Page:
Article 16 was invoked only once — on April 23, 1961, as a means to contain a military coup in Algeria after a referendum on independence for Algeria received overwhelming support by the French public. The goal was to prevent the coup from spreading to the mainland. Exercising the special emergency powers, the President established special military tribunals, instituted censorship, granted expanded powers of search, seizure and arrest to the French police, modified parts of the criminal procedure, suspended the life-tenure appointment of judges, and dismissed thousands of military and police officers and personnel. Significantly, President de Gaulle prohibited the Parliament from voting on a motion of censure or legislating altogether. In line with their general attitude of deference to the political branches on such matters, both the Conseil d’État and the Constitutional Council refused to review the powers employed by the President on their merits, proclaiming those questions to be outside their scope of jurisdiction. This “rally around the flag” phenomenon is one we have described at length here, and is consistent with the response of the French Parliament to the decision to extend emergency powers in the aftermath of the recent Paris attacks.

In addition to article 16, the French constitution also retains a provision — incorporated into article 36 — dealing with a state of siege. That provision has never been invoked.

Back to the Future: The Month? November. The Year? … 2005

For 44 years, no state of emergency was declared in France (one such declaration was made in January 1985 when a state of emergency was declared in New Caledonia, a French territory in the South Pacific, in response to violence led by the island’s independence movement. It lasted until the end of June that year. Another declaration was made on October 29, 1987 in the Islands of Wallis and Futuna, a French overseas territory, to deal with a “dispute with traditional chiefs on Wallis Island” that resulted in “a minor ruckus.” The state of emergency lasted for one day.)

On October 27, 2005, the city of Paris witnessed the eruption of ethnic riots following the accidental death of two French youths of Malian and Tunisian descent in an electrical sub-station in the Parisian suburb of Clichy-sous-Bois as they were fleeing the police. The riots soon spread to nearly 300 cities and towns across France. Over the next three weeks, the rioters torched some 9,000 cars and scores of buildings causing damage estimated at €200 million. Nearly 2,900 rioters were arrested by the police. On November 8, two days after the worst night of rioting, which left more than 1,400 burnt cars across France, the French Cabinet used the law of 1955 to declare a state of emergency, empowering departmental prefects to impose curfews, allow the police to set up roadblocks, conduct house searches, prohibit public assembly, and put people under house arrest. Curfew breakers were liable to up to two months’ imprisonment. On November 14, less than one week after the introduction of the state of emergency, the French Cabinet decided to seek legislative approval for the extension of the emergency police powers for an additional period of three months. Both the National Assembly (on November 15) and the Senate (two days later) swiftly passed the necessary legislation. It is worth noting that despite the fact that some 30 municipalities were placed under nightly curfews for unaccompanied children under 16, and temporary orders banning public gatherings were imposed in Paris and Lyon, most prefects had chosen not to exercise the emergency powers. That state of emergency terminated on January 4, 2006.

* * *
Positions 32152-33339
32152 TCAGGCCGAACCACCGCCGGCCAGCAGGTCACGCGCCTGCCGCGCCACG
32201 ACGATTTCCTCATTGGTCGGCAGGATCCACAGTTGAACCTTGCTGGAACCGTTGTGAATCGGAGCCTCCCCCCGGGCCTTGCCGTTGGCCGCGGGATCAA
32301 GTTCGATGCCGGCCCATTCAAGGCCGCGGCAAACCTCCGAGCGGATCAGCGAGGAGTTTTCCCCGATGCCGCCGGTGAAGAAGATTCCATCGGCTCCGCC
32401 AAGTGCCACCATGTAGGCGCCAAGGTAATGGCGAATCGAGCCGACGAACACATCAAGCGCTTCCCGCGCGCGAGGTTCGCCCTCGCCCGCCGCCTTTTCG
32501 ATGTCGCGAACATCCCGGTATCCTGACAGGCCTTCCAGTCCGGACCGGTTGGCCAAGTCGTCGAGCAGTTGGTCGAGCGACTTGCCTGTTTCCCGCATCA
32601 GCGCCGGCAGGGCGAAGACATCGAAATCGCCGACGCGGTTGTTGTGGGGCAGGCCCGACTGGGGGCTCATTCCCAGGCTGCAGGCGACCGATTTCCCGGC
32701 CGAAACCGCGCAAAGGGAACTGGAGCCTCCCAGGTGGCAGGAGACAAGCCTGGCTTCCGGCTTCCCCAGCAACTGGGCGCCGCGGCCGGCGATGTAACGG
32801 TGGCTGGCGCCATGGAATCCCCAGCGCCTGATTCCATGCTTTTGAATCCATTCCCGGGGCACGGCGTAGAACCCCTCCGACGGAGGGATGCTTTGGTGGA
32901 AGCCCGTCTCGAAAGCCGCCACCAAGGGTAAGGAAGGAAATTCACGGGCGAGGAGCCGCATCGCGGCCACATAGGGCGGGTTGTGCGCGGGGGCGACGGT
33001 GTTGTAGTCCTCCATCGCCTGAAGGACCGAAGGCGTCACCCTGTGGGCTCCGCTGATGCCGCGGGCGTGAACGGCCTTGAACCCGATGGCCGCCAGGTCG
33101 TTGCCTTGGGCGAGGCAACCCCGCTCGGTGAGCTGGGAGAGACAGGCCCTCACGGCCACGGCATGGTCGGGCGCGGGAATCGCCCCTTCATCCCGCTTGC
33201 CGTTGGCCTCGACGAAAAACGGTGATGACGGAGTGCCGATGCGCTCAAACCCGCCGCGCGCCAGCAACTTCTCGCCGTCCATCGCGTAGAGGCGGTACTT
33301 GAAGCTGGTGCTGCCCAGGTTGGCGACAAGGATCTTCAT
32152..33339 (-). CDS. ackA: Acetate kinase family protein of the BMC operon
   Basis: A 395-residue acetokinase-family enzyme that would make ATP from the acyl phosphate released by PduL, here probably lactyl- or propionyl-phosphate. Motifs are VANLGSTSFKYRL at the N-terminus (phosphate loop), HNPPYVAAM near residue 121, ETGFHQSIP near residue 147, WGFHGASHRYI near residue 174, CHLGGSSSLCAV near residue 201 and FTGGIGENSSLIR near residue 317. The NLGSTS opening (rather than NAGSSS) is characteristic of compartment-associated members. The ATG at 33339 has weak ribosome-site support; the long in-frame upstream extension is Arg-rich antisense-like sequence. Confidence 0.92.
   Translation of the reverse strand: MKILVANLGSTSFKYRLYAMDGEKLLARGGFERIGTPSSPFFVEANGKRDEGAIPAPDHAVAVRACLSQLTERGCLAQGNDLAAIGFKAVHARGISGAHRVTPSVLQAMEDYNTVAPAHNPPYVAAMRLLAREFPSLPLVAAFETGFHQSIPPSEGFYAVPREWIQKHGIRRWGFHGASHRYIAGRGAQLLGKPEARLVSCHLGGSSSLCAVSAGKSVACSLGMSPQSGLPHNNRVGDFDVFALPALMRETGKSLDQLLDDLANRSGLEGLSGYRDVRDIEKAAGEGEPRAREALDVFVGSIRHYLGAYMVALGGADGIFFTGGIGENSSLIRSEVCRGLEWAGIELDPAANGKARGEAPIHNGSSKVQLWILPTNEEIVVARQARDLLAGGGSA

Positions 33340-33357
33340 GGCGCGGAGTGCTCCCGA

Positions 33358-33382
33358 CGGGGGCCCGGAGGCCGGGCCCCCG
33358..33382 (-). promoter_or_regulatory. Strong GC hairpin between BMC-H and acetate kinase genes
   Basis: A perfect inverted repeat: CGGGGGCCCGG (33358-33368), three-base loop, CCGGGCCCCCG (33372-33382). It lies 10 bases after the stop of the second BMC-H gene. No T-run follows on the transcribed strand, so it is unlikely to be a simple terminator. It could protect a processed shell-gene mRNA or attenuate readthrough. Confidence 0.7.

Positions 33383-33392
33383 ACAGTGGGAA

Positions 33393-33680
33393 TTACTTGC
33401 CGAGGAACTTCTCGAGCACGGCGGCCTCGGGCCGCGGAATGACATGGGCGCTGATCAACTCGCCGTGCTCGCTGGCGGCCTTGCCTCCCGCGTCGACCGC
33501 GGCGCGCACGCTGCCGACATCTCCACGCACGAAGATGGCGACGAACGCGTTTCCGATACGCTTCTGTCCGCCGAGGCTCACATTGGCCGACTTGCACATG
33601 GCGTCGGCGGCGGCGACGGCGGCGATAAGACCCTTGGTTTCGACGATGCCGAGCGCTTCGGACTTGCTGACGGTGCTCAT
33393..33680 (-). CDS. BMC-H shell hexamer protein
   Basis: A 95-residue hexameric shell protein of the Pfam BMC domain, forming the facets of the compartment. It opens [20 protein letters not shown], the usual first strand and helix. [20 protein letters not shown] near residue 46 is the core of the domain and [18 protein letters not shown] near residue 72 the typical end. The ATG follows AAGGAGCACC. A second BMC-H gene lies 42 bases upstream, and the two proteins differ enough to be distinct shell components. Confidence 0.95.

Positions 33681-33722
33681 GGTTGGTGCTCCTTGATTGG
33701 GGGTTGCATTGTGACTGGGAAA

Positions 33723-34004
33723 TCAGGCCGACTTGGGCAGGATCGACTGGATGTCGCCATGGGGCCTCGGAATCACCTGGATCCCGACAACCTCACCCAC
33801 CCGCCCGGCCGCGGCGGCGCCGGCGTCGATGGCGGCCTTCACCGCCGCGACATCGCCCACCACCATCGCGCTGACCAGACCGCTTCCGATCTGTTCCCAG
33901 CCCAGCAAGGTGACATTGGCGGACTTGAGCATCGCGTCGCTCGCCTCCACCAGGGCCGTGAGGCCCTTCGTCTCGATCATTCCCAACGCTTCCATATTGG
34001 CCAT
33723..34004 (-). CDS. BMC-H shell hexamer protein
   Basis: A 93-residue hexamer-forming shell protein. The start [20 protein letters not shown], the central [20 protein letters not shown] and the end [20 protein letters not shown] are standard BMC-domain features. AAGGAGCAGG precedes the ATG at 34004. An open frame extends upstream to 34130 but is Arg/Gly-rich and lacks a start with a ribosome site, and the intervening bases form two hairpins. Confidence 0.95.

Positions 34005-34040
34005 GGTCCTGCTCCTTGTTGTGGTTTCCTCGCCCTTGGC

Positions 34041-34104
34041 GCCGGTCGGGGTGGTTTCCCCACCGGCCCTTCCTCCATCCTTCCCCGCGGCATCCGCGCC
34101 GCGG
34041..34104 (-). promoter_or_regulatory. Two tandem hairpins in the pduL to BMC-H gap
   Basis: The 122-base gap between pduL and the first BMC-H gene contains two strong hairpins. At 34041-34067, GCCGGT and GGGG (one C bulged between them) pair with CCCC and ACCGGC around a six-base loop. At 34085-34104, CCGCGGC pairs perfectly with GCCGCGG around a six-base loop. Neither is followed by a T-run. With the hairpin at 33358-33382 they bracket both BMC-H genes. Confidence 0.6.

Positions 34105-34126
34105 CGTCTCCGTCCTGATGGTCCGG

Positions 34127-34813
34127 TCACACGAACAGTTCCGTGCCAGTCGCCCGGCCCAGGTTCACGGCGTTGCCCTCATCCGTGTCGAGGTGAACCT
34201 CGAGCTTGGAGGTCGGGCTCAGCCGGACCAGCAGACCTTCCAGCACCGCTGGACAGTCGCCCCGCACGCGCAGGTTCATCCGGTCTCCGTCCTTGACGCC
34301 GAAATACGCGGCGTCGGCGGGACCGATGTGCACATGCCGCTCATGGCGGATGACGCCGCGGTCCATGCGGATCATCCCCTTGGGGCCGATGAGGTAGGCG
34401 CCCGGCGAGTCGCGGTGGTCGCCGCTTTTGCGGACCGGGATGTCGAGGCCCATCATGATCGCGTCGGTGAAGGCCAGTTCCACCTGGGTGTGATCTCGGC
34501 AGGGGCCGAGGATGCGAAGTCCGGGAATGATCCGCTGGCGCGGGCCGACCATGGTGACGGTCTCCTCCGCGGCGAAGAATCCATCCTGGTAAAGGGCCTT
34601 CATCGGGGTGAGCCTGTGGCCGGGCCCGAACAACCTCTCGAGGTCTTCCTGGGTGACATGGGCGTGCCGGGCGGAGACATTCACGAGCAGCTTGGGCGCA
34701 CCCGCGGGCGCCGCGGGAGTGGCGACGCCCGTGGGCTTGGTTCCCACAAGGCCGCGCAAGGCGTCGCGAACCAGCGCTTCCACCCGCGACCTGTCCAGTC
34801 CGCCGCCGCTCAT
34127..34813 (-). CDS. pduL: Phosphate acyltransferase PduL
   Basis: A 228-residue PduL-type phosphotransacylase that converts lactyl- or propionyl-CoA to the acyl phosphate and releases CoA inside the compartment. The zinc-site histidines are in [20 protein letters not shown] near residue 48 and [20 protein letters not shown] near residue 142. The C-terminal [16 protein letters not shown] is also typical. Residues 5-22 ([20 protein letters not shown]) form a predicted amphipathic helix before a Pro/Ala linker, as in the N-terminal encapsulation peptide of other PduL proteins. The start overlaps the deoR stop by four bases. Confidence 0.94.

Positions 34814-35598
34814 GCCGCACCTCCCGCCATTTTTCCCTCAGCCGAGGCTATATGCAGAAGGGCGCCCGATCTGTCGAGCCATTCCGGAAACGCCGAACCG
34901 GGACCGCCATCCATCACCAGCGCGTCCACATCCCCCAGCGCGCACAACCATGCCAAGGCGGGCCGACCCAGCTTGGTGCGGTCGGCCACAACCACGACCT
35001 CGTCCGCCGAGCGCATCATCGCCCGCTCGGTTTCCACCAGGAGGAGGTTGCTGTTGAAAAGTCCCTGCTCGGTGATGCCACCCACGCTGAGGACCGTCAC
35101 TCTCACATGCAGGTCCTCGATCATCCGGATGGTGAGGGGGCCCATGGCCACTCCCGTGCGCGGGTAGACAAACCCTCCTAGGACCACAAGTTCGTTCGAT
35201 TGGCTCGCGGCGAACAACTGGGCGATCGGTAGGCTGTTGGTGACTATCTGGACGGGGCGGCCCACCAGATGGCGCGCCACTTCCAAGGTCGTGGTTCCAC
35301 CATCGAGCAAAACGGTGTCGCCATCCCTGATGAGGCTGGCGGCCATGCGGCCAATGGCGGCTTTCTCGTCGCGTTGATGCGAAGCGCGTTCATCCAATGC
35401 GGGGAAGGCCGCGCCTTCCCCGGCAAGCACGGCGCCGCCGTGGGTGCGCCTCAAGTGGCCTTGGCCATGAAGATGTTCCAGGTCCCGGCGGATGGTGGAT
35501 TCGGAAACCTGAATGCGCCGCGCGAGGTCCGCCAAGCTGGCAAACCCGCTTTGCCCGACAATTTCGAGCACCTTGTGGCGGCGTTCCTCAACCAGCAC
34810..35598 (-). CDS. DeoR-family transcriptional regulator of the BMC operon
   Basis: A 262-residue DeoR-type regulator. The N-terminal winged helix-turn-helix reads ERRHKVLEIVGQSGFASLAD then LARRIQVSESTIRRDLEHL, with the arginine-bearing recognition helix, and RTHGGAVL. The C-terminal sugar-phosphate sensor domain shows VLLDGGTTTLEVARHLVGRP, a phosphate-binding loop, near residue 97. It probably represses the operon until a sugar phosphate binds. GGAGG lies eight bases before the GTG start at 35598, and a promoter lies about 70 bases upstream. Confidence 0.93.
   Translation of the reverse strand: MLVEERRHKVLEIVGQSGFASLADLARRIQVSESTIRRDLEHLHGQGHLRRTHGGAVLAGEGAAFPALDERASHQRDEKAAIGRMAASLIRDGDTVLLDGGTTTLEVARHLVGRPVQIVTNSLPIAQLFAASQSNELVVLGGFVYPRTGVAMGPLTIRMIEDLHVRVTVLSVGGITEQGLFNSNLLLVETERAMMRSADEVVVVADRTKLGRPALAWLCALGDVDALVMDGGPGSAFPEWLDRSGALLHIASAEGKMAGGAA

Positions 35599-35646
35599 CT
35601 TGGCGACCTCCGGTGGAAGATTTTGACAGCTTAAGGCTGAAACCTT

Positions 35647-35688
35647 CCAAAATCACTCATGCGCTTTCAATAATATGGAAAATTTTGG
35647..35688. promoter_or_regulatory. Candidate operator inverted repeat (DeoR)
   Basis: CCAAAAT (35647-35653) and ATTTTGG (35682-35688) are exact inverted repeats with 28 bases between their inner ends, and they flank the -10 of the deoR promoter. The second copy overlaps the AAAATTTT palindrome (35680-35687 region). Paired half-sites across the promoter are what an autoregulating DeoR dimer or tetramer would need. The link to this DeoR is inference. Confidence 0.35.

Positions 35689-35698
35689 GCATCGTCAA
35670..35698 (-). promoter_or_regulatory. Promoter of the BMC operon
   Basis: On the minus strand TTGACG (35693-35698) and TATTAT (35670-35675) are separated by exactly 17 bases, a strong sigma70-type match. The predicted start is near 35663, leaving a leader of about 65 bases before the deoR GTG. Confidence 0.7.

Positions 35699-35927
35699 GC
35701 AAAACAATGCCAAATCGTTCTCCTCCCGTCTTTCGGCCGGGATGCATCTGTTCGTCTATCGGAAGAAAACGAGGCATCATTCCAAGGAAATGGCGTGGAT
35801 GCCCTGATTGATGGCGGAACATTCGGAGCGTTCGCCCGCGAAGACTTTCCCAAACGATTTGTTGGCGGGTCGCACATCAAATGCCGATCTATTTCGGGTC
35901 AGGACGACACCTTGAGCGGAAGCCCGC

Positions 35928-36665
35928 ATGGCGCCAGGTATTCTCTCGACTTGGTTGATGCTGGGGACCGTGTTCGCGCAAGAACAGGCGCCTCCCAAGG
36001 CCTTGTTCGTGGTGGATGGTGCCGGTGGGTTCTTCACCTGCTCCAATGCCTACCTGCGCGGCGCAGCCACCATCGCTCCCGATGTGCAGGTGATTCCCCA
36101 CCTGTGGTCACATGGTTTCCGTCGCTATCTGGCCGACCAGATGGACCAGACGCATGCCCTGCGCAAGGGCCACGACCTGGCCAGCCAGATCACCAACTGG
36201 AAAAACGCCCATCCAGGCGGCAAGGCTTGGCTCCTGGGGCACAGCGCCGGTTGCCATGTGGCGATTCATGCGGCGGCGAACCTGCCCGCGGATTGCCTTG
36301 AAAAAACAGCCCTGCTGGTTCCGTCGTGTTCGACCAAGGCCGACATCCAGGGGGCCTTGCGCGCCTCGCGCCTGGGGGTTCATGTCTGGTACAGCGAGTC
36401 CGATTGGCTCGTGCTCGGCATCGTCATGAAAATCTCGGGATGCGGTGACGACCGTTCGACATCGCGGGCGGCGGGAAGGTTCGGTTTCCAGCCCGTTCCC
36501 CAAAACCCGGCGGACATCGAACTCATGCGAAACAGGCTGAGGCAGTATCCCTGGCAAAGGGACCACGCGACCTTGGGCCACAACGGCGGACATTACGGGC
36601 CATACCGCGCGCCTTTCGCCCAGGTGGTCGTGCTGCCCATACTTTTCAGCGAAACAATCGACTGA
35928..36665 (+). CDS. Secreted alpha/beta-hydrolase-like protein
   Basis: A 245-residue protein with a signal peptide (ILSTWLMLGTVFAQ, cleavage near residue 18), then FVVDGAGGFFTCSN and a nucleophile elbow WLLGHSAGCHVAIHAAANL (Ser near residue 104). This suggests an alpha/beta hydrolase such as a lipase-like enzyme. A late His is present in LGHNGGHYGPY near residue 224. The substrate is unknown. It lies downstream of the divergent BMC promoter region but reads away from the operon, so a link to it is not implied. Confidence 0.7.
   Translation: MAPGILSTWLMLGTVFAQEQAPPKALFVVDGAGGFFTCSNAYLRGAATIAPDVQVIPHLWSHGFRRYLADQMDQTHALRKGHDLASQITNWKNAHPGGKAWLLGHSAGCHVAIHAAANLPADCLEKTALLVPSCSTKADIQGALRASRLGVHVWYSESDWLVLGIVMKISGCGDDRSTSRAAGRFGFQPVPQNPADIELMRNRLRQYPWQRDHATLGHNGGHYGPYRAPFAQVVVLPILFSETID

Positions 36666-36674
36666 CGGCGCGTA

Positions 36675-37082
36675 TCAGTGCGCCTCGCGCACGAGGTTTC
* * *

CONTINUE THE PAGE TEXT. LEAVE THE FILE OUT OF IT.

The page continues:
*          *          *

The sporadic use of emergency power in France underscores the scope of the power and symbolic weight of the measure. Moreover, despite considerable stress points for France over decades of de-colonization and military engagements abroad, emergency powers were largely externalized, never usually internalized. This means that in fact, unlike many other democracies who have made ample use of emergency practice at home, France is somewhat exceptional, having used ordinary French law to deal with the threats it faced over many decades.

The shock and fear which has reverberated throughout every fiber of French society is manifested in the scale of emergency legal response. However, as we will explore further, it is not entirely clear that much of what France proposes to do under these new powers could not also be done by utilizing the ordinary law. Equally for a society which deeply values liberty, it remains to be seen how the move to regularized exceptionalism will fare, and whether the concentration of power and practice in the office of the President and the actions of the military on home soil will sit easily with the broader French public. 

About the Author(s)

Fionnuala Ní Aoláin

U.N. Special Rapporteur on the Promotion and Protection of Human Rights and Fundamental Freedoms While Countering Terrorism. This article is written in the author's personal and academic capacity. Robina Chair in Law, Public Policy, and Society at the University of Minnesota Law School; Professor of Law at the University of Ulster’s Transitional Justice Institute in Belfast, Northern Ireland; Follow her on Twitter (@NiAolainF).

Oren Gross

Irving Younger Professor of Law and Director of the Institute for International Legal & Security Studies at the University of Minnesota Law School